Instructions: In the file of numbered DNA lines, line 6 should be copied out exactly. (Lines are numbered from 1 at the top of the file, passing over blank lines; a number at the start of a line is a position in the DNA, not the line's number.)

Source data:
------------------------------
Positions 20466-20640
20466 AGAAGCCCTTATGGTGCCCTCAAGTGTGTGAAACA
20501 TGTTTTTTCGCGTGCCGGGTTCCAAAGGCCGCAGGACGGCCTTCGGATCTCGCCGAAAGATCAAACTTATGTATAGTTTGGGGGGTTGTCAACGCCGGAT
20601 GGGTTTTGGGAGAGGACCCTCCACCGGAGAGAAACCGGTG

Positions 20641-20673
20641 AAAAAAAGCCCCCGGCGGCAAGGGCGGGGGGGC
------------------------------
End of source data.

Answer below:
20641 AAAAAAAGCCCCCGGCGGCAAGGGCGGGGGGGC